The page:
The Government Gets a New Stick
But they're not the only ones who've learned from this experience. A week ago, supposedly to help sweep out the remaining protestors in Ottawa, Prime Minister Trudeau enacted emergency powers that expand government authority and limit individual rights. Among the powers is the ability to curtail public assembly, and the freezing of assets. Now, you might be making the cringey face, and I get that. Because it's not great when rights are taken away, generally speaking. And some folks are making the argument that this is unilaterally just a bad call, and a bad thing. But consider this: When your movement is rooted in denying aspects of the social contract that you find inconvenient, when your movement is infiltrated by actual Nazis, when your movement harasses the public, there should be consequences. And to say that the root of this protest was with truckers is a mistake; around 85% of truckers in Canada are vaccinated. It is a vocal minority around which a greater throng of the inconvenienced and racist has gathered.
The stinger to this is that there are many active protests in Canada led by Indigenous protestors, and they, shocking no one, are met with far greater force than the trucker convoy. Adding to this the expanded authorities of the Emergency Act, and there could be a painful crackdown on protests against the infringement of indigenous land. This is what should be making you wince–whether a weapon is aimed at your enemy at first or not, the government will inevitably turn the barrel against you. (See the Imperial Boomerang.) We can see the results of similar expansions of governmental power by looking at the Patriot Act, which definitely never hurt anybody.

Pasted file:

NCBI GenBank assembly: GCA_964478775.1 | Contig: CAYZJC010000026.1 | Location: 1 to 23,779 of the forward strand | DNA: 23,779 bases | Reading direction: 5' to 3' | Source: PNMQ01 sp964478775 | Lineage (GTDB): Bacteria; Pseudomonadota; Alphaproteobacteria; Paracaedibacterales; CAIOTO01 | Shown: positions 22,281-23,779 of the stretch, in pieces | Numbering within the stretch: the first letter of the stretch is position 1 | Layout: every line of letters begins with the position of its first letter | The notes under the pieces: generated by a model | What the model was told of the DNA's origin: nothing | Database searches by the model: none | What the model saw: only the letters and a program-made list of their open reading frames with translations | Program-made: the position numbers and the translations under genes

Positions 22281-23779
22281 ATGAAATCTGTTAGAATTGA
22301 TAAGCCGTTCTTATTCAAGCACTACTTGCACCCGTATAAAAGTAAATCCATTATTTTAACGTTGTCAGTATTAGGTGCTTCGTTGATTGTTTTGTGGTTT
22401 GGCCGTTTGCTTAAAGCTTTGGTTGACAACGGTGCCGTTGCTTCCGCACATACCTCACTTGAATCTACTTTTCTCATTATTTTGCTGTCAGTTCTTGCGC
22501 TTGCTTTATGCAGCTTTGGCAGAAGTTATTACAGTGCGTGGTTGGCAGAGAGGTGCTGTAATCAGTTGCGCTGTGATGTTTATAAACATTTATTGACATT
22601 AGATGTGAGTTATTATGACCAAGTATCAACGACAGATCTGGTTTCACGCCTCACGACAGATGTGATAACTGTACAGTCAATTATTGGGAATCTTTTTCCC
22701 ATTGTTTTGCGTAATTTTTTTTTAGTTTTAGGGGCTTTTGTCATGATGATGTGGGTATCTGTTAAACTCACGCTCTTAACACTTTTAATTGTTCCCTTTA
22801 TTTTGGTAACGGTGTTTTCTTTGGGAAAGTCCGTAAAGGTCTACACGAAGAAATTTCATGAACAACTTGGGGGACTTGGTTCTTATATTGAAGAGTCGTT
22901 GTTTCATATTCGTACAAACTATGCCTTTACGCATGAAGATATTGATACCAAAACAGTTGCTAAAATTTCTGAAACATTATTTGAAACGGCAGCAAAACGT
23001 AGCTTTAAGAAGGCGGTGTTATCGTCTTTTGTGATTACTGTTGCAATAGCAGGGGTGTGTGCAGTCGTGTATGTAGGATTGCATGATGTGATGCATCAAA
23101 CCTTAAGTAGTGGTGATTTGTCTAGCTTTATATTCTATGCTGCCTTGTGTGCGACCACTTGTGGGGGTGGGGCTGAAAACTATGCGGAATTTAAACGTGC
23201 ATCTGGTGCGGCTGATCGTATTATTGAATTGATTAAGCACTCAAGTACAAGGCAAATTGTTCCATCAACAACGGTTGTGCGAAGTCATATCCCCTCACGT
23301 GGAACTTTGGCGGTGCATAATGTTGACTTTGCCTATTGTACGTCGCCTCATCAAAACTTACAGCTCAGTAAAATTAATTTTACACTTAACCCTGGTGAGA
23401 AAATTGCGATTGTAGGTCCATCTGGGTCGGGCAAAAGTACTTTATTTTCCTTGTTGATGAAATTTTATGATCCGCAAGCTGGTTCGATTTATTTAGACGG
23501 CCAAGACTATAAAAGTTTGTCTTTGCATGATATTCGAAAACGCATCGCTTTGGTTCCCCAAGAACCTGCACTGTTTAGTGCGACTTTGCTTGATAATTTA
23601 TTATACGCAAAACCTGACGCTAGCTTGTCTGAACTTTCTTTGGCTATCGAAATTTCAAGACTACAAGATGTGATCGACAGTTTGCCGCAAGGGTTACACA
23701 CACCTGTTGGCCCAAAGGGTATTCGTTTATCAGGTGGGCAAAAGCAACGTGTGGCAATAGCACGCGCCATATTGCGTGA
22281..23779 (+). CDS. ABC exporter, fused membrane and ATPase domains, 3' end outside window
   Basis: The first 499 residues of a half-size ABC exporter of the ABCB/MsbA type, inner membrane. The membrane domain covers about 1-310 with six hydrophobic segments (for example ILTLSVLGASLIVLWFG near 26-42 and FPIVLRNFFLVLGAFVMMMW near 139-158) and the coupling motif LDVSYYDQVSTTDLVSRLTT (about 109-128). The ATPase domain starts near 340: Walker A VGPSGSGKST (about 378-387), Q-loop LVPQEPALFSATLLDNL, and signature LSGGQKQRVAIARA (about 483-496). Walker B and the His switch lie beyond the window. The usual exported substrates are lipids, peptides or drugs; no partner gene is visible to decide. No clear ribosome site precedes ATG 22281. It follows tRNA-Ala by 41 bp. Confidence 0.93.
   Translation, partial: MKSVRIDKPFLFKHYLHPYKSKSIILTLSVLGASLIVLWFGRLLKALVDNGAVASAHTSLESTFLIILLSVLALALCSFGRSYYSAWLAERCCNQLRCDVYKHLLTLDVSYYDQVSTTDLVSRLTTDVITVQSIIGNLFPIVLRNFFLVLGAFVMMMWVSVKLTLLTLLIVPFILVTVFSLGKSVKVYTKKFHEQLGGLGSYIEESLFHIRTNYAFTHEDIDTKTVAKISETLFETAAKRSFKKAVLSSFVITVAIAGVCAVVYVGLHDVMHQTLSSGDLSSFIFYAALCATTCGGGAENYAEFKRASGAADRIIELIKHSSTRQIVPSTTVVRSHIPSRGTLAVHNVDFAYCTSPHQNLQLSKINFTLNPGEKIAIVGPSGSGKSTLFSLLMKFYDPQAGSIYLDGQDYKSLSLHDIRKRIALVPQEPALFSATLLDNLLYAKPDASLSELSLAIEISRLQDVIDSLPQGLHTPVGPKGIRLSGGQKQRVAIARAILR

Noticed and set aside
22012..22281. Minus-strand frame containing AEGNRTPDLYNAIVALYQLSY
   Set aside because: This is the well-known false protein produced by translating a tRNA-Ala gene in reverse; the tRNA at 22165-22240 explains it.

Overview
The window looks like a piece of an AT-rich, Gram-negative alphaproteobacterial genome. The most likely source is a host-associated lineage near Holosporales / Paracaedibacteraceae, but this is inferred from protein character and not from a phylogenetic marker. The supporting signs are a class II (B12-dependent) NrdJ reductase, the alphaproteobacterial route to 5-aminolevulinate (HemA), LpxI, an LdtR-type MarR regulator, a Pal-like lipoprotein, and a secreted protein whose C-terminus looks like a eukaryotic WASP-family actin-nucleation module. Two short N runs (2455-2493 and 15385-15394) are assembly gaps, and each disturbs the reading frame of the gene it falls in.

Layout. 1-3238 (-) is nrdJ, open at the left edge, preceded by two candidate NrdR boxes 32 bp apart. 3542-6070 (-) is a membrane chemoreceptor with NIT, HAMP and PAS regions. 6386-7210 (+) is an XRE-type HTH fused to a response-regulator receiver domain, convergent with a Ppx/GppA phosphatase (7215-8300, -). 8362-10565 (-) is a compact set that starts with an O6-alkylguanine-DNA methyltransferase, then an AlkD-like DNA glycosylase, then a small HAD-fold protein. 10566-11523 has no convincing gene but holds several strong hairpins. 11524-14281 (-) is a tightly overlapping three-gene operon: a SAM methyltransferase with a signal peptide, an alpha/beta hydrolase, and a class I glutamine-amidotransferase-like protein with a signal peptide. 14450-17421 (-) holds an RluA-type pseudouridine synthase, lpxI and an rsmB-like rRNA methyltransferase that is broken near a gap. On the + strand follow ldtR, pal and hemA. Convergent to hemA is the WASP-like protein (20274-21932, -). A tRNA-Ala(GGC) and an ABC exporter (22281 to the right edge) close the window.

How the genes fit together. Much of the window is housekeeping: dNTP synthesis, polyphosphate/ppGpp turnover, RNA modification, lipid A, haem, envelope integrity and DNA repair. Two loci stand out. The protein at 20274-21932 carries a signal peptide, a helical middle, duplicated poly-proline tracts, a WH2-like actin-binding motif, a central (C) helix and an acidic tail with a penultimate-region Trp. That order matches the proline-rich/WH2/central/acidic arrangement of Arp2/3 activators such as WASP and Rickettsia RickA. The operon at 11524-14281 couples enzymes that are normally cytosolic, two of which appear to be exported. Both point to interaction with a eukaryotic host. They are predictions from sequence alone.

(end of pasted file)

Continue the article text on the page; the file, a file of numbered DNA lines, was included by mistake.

Forecasting Far-Right Protests
Amorphous for some time since January 6th, two things unify protests on the right: they are loud, and prone to violence. Whether it's stabbing counter-protestors in California or haranguing school boards, the far-right are mad that the liberals took their toys away for a few years, and we're not going to hear the end of it until they take them back. This is a movement with legs, fueled by misinformation and conspiracy, and we'd be lucky if the Canadian Freedom Convoy is the only multi-ton manifestation. What's much more likely is that both this protest technique catches on, and while cities become encircled by caravans of QAnon devotees or whomever, the government will seek to expand its authority–but likely fail to curtail any of the original protests, and we'll be the ones suffering the lumps.
A long-lasting American convoy isn't that likely right this second. There are several scheduled to hit DC in the coming weeks, though it's hard to say what their staying power will be. Long-term protests and rallies aren't unheard of; QAnon members were in Dallas last year for weeks, waiting for the return of JFK and sundry other dead figures. It's not impossible that they'll camp out on the Beltway and stymy life for everyone.
The threat posed by a convoy like this in America is not to be understated, though I have my doubts about this particular iteration bringing the pain. Should one really get up and running, I would expect it to be more violent and more antagonistic than the Canadian counterpart. However long it was permitted to last, you could expect a city under veritable siege. And a freedom convoy in America is likely to be treated virtually the same way as the Canadian one by authorities; tacit approval by police and words on paper by higher-ups until the suits in power are inconvenienced, at which point the cops are given bigger and better guns, and then everyone suffers. Time will tell whether or not the convoys headed to DC will be a Michael Bay-style January 6th or not, but it's best to expect an explosion or two.